Please, someone, stifle the voices in my head: Hey, bro, remember what you were thinking last September as you watched Purdue play Michigan close in Ann Arbor? The Boilermakers were playing fast! It was astonishing. Their new head coach, Jeff Brohm, flipped that culture in a hurry. Purdue was 3-9 in 2016, then 7-6 last season with a bowl win. That's an improvement of four wins. That's what Frost is about to do at Nebraska.

Somebody save me from myself.

On the other hand, Frost often praises Nebraska strength coach Zach Duval. The Huskers will be stronger and faster, Frost says. But show me a head coach who doesn't say that this time of year.

Frost says it's important to have players who are willing to "fight and strain." (Diaco flashback!). Nebraska players too often shut it down in difficult moments last season. The culture in Riley's program fostered a soft mentality. These Huskers will be mentally tougher, but how much tougher?

Stanley Morgan does all he can in that regard -- always going full tilt, Frost says. The coach mentioned four other players who'll fight to the end: Luke Gifford, Mohamed Barry, Will Honas and Dedrick Young. The coach surely could mention others.

I'm guessing running back Tre Bryant fits that category. You saw what I saw last season before Bryant's right knee gave out. Nebraska coaches were unsure of Bryant's health status for the season, "but he's looked great in camp," Frost says.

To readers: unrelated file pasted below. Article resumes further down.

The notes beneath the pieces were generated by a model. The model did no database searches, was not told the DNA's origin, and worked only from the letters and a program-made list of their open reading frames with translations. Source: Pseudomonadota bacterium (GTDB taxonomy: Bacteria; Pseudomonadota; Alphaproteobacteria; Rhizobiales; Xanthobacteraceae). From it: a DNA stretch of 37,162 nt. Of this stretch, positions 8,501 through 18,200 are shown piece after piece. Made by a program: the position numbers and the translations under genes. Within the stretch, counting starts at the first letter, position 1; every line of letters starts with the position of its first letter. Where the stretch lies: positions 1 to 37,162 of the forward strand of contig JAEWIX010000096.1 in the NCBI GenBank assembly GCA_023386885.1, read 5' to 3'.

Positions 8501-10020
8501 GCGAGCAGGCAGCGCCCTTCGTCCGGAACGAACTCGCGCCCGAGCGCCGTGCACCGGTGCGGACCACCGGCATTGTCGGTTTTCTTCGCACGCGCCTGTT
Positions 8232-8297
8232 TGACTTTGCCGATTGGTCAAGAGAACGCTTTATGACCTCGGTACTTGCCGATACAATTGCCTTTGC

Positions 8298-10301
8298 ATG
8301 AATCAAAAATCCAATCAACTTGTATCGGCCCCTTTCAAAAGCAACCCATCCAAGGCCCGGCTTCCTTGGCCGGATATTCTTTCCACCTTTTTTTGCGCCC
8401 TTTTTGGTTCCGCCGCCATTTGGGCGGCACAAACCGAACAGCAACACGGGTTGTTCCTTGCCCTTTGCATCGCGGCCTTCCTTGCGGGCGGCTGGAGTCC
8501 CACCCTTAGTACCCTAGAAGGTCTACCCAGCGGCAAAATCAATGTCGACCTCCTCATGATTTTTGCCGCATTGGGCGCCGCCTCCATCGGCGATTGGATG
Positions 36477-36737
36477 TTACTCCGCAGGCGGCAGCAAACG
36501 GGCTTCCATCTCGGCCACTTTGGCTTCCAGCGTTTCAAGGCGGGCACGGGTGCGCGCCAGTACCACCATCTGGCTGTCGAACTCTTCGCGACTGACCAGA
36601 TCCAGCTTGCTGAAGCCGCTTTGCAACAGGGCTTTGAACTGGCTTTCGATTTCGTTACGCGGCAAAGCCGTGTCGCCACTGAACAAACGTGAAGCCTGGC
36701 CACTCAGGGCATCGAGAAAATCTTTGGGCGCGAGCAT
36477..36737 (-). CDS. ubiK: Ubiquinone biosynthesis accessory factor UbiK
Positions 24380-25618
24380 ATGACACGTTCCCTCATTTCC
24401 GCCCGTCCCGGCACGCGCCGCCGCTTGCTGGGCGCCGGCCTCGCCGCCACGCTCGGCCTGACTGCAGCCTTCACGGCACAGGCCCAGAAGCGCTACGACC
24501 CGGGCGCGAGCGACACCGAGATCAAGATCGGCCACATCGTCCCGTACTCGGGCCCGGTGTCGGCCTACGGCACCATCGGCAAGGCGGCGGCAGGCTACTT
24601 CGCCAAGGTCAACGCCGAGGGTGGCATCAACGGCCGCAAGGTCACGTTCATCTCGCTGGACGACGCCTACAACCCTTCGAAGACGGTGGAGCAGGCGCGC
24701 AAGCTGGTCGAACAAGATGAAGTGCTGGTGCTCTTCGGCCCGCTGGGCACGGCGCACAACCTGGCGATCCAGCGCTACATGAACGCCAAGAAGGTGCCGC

Bryant's return to full-go, or close to it, was gigantic news last week. Meanwhile, Greg Bell and Maurice Washington could make an immediate impact.

"I think we're starting to get to a point where we have some home-run hitters in the backfield," Frost says.

That could reduce heat on the young quarterbacks.

Of course, improved defense also could help matters. Frost says he saw more interceptions and plays on the ball during the first practice this month than he saw "in five practices put together in the spring."

"I think adding some new talent in the secondary -- getting some competition back there -- along with just understanding the scheme and playing harder has led to more turnovers," Frost says.

This team will take steps forward in 2018. Colossal steps. But it's a team with 52 new players and an entirely new coaching staff, so Frost must quickly get the horses moving in the right direction. There are bound to be ugly missteps.

But come Sept. 1 against Akron, the energy along Stadium Drive will be incredible. Yeah, that energy Nebraska fans are feeling now is as real as a glass of cherry Kool-Aid. Drink it up. Nebraska will indeed finish 8-4 in the regular season, 7-5 at the worst, and it'll be cause for celebration.

Enjoy the madness.

Reach the writer at 402-473-7440 or ssipple@journalstar.com. On Twitter @HuskerExtraSip.

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Husker columnist

Steven, a lifelong Nebraskan, newspaper enthusiast and UNL grad, joined the Journal Star in 1990 and has covered NU football since 1995.